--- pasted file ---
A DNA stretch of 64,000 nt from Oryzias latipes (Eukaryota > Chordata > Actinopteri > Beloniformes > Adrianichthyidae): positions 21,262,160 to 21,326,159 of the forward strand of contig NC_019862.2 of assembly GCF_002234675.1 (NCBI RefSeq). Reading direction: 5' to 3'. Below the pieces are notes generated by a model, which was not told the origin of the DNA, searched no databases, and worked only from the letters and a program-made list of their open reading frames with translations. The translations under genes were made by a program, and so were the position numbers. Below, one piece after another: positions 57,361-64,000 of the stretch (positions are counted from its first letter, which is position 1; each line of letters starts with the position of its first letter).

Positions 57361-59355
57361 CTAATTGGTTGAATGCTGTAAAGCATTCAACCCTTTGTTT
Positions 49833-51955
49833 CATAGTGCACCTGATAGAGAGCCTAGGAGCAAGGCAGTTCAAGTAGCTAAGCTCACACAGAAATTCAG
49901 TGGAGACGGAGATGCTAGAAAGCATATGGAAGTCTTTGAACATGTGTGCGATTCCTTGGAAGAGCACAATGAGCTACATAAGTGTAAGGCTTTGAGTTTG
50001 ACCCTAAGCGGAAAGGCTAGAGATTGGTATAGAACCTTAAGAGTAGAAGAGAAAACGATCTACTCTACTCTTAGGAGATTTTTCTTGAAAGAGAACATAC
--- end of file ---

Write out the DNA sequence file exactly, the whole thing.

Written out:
A DNA stretch of 64,000 nt from Oryzias latipes (Eukaryota > Chordata > Actinopteri > Beloniformes > Adrianichthyidae): positions 21,262,160 to 21,326,159 of the forward strand of contig NC_019862.2 of assembly GCF_002234675.1 (NCBI RefSeq). Reading direction: 5' to 3'. Below the pieces are notes generated by a model, which was not told the origin of the DNA, searched no databases, and worked only from the letters and a program-made list of their open reading frames with translations. The translations under genes were made by a program, and so were the position numbers. Below, one piece after another: positions 57,361-64,000 of the stretch (positions are counted from its first letter, which is position 1; each line of letters starts with the position of its first letter).

Positions 57361-59355
57361 CTAATTGGTTGAATGCTGTAAAGCATTCAACCCTTTGTTT
Positions 49833-51955
49833 CATAGTGCACCTGATAGAGAGCCTAGGAGCAAGGCAGTTCAAGTAGCTAAGCTCACACAGAAATTCAG
49901 TGGAGACGGAGATGCTAGAAAGCATATGGAAGTCTTTGAACATGTGTGCGATTCCTTGGAAGAGCACAATGAGCTACATAAGTGTAAGGCTTTGAGTTTG
50001 ACCCTAAGCGGAAAGGCTAGAGATTGGTATAGAACCTTAAGAGTAGAAGAGAAAACGATCTACTCTACTCTTAGGAGATTTTTCTTGAAAGAGAACATAC